Autobiography and Selected Essays

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Houghton Mifflin, 1909 - 138 ˹
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˹ 26 - As when in heaven the stars about the moon Look beautiful, when all the winds are laid, And every height comes out, and jutting peak And valley, and the immeasurable heavens Break open to their highest, and all the stars Shine, and the Shepherd gladdens in his heart...
˹ 39 - Suppose it were perfectly certain that the life and fortune of every one of us would one day or other depend upon his winning or losing a game of chess. Don't you think that we should all consider it to be a primary duty to learn at least the names and the moves of the pieces; to have a notion of a gambit and a keen eye for all the means of giving and getting out of check?
˹ 17 - Our business was (precluding matters of Theology and state affairs) to discourse and consider of Philosophical Enquiries, and such as related thereunto : as physick, anatomy, geometry, astronomy, navigation, staticks, magneticks, chymicks, mechanicks, and natural experiments ; with the state of these studies, as then cultivated at home and abroad.
˹ 13 - I have subordinated any reasonable, or unreasonable, ambition for scientific fame, which I may have permitted myself to entertain, to other ends ; to the popularisation of science ; to the development and organisation of scientific education ; to the endless series of battles and skirmishes over evolution ; and to untiring opposition to that ecclesiastical spirit, that clericalism, which in England, as everywhere else, and to whatever denomination it may belong, is the deadly enemy of science.
˹ 111 - These new compounds, like the elementary bodies of which they are composed, are lifeless. But when they are brought together, under certain conditions they give rise to the still more complex body, protoplasm, and this protoplasm exhibits the phenomena of life. I see no break in this series of steps in molecular complication, \ and I am unable to understand why the language which is applicable / to any one term of the series may not be used to any of the others.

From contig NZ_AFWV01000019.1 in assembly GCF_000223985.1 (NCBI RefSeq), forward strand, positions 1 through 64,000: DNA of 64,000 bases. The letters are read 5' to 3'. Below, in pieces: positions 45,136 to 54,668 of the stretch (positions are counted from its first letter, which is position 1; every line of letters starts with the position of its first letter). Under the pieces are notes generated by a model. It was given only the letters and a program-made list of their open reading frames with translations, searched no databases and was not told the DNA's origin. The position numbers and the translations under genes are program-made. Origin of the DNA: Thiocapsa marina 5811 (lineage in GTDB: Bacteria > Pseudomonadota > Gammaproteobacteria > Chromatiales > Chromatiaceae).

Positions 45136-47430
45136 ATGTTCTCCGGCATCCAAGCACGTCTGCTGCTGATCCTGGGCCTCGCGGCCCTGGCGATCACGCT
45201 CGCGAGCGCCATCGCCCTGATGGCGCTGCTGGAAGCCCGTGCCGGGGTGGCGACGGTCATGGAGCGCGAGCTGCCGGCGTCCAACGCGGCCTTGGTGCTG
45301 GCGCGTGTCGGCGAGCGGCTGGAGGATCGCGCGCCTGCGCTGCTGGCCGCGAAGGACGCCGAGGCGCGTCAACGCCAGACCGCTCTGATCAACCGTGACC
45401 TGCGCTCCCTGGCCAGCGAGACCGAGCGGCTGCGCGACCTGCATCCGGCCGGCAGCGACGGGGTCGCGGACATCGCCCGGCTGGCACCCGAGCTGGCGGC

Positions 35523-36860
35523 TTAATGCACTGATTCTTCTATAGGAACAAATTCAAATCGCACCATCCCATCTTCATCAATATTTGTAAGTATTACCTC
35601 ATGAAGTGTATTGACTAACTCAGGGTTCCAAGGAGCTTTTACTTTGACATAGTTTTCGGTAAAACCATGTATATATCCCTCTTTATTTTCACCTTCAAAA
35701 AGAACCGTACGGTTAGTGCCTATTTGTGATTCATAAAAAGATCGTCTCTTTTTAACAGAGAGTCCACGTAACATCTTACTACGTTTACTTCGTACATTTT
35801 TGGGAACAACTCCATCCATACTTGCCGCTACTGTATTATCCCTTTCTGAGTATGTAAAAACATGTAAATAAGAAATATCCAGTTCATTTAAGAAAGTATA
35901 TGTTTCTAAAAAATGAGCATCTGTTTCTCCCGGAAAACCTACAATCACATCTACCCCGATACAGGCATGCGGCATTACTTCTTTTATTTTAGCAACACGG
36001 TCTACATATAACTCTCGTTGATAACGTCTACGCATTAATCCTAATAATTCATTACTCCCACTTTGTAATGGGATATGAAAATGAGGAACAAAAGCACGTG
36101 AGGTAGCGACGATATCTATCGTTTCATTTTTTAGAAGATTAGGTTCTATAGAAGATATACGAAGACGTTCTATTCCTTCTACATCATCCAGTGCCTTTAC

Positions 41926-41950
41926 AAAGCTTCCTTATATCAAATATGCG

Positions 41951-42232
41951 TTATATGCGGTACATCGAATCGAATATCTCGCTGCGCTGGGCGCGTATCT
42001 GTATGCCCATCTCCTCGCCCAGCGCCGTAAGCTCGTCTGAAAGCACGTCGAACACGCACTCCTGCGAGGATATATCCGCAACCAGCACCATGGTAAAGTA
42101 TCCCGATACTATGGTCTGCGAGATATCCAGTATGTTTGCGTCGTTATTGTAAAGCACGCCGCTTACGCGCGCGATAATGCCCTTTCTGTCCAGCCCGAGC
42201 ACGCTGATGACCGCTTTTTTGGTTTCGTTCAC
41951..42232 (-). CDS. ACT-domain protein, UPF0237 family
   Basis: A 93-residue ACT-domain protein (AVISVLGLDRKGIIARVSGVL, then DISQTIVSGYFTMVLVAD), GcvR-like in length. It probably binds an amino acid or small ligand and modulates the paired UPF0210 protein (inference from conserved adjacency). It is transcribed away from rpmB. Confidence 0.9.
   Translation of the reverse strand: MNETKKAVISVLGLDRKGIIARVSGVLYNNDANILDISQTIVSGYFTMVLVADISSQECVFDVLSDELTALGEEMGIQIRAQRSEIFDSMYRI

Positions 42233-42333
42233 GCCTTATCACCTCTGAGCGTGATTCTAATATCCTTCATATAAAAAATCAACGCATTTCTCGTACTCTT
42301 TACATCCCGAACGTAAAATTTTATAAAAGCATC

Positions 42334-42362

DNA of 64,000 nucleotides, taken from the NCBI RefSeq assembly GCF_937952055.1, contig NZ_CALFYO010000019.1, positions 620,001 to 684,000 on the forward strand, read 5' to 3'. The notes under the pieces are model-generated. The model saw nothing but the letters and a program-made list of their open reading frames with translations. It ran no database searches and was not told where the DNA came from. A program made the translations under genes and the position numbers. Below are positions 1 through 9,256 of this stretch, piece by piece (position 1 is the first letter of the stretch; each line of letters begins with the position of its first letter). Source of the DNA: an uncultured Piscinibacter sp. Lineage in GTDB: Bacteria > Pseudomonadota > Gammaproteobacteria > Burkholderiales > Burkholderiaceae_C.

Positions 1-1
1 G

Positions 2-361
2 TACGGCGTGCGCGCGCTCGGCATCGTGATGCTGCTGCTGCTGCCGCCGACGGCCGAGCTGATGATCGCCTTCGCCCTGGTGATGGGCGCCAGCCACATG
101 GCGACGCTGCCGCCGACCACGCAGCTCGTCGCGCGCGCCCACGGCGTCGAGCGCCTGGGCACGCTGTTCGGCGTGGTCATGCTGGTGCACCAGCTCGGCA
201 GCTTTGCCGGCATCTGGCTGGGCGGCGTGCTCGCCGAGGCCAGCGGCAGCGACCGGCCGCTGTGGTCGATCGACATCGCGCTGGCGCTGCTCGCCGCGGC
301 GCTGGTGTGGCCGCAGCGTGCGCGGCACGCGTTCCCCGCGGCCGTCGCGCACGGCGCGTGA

˹ 43 - That man, I think, has had a liberal education who has been so trained in youth that his body is the ready servant of his will, and does with ease and pleasure all the work that, as a mechanism, it is capable of...
˹ 43 - ... whose mind is stored with a knowledge of the great and fundamental truths of Nature and of the laws of her operations; one who, no stunted ascetic, is full of life and fire, but whose passions are trained to come to heel by a vigorous will, the servant of a tender conscience; who has learned to love all beauty, whether of Nature or of art, to hate all vileness, and to respect others as himself.
˹ x - I cannot say that I am in the slightest degree impressed by your bigness, or your material resources, as such. Size is not grandeur, and territory does not make a nation. The great issue, about which hangs a true sublimity, and the terror of overhanging fate, is what are you going to do with all these things...
˹ 60 - ... coverings and appendages by putrefaction ; and that, after this had happened, another animal might attach itself to the dead and naked skeleton, might grow to maturity, and might itself die before the calcareous mud had buried the whole. Cases of this kind are admirably described by Sir Charles Lyell. He speaks of the frequency with which geologists find in the chalk a fossilized sea-urchin, to which is attached the lower valve of a Crania. This is a kind of shell-fish, with a shell composed...

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